17. 17.
    Richards, J.I., Curran, C.M.: Oracles on “Advertising": Searching for a Definition. Journal of Advertising 31, 63–76 (2002)Google Scholar
  18. 18.
    Hall, C., Harmon, P.: The 2007, Enterprise Architecture, Process Modeling, and Simulation Tools Report. BPTrends.com (2007)Google Scholar
  19. 19.
    Blechar, M.J.: Magic Quadrant for Business Process Analysis Tools. Gartner Research Note G00148777. Gartner, Inc., Stamford (2007)Google Scholar
  20. 20.
    Cochran, S.W.: The Delphi Method: Formulation and Refining Group Judgments. Journal of Human Sciences 2, 111–117 (1983)Google Scholar
  21. 21.
    Linstone, H.A., Turoff, M. (eds.): The Delphi Method: Techniques and Applications [Online Reproduction from 1975]. Addison-Wesley, London (2002)Google Scholar
  22. 22.
    de Bruin, T., Rosemann, M.: Using the Delphi Technique to Identify BPM Capability Areas. In: Toleman, M., Cater-Steel, A., Roberts, D. (eds.) Proceedings of the 18th Australasian Conference on Information Systems, The University of Southern Queensland, Toowoomba, Australia, pp. 643–653 (2007)Google Scholar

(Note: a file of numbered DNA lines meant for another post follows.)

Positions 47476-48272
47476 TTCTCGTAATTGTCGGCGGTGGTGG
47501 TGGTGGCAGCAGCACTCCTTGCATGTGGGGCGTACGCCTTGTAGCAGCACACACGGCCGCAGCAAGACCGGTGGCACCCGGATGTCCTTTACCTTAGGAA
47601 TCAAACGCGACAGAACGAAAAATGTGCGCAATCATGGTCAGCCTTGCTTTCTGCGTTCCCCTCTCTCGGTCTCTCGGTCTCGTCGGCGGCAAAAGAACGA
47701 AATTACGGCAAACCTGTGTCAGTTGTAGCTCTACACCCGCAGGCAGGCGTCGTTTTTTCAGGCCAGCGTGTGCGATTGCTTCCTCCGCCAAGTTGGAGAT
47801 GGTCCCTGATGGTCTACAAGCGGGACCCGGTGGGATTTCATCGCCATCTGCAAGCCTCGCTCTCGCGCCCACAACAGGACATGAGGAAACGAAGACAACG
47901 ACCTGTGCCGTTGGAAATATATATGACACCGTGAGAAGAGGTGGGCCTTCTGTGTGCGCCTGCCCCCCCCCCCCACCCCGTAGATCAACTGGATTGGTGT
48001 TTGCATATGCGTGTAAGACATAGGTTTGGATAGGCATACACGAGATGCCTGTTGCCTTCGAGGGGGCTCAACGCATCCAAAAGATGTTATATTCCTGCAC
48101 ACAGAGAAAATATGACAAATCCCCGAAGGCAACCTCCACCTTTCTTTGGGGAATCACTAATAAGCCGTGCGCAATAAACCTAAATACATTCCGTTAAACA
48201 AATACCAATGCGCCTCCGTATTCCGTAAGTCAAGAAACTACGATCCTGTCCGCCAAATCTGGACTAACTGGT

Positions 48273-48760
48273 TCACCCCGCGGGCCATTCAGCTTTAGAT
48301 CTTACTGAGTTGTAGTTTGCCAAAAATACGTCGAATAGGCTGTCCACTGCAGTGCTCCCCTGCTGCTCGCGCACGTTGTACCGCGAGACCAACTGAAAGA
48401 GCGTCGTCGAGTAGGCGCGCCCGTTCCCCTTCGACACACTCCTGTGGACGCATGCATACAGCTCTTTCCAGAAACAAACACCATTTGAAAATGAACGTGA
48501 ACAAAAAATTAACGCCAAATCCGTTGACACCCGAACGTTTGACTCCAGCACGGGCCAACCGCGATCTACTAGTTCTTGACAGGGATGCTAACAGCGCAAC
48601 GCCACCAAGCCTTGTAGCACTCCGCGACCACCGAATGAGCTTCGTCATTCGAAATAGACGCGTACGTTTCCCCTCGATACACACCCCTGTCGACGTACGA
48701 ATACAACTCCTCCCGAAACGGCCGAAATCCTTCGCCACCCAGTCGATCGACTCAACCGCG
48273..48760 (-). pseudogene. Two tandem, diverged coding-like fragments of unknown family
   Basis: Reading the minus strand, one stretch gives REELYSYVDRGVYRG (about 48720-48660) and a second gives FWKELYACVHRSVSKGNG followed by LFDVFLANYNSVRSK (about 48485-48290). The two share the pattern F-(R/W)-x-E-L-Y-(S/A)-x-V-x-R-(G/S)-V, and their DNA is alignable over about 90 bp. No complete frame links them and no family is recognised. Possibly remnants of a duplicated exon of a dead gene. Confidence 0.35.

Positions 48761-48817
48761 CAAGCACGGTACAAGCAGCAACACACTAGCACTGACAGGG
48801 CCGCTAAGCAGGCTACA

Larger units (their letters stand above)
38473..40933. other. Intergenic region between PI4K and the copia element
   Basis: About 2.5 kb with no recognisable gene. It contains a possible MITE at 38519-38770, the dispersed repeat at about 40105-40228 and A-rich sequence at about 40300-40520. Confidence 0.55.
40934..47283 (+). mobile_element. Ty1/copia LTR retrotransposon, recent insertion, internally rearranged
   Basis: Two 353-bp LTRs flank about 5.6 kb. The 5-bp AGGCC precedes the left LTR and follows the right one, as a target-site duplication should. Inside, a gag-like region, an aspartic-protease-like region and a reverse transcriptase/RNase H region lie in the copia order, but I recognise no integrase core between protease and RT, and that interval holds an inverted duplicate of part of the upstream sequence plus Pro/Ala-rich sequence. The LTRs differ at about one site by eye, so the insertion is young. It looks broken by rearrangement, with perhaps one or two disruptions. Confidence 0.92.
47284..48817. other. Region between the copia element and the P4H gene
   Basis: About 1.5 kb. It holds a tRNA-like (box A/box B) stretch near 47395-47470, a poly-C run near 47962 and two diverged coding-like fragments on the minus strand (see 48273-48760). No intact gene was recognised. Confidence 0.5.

23. 23.
    Shang, S., Seddon, P.B.: Assessing and Managing the Benefits of Enterprise Systems: The Business Managers Perspective. Information Systems Journal 12, 271–299 (2002)CrossRefGoogle Scholar
  24. 24.
    Murphy, K.E., Simon, S.J.: Intangible Benefits Valuation in ERP Projects. Information Systems Journal 12, 301–320 (2002)CrossRefGoogle Scholar
  25. 25.
    Ward, J., Taylor, P., Bond, P.: Evaluation and Realization of IS/IT Benefits: An Empirical Study of Current Practice. European Journal of Information Systems 4, 214–225 (1996)CrossRefGoogle Scholar